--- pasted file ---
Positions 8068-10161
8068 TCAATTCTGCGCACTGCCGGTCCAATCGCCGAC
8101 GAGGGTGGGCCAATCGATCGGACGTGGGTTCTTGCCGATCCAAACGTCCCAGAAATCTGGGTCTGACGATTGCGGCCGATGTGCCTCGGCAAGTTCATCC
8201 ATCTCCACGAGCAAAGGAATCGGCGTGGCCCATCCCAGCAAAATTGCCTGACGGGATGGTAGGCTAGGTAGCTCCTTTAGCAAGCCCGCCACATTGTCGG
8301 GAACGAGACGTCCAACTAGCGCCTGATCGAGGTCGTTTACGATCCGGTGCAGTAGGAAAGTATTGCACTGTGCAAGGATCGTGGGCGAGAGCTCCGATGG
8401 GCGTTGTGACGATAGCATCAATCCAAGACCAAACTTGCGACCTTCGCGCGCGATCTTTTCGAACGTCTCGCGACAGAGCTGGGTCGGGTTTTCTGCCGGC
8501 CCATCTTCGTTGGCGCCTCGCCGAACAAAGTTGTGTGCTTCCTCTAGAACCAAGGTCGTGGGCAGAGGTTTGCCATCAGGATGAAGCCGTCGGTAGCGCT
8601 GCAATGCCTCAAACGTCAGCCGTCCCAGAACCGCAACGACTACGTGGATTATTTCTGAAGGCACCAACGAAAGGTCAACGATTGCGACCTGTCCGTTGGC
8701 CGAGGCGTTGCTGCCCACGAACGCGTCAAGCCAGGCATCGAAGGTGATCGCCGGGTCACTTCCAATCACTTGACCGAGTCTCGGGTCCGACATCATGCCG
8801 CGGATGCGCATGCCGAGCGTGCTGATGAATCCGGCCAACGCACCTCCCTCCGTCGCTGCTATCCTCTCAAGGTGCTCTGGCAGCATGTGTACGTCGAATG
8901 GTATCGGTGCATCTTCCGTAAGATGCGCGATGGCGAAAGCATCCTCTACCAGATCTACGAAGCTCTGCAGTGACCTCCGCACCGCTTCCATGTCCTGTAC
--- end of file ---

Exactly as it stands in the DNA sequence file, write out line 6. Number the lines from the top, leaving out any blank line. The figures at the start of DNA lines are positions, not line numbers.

8401 GCGTTGTGACGATAGCATCAATCCAAGACCAAACTTGCGACCTTCGCGCGCGATCTTTTCGAACGTCTCGCGACAGAGCTGGGTCGGGTTTTCTGCCGGC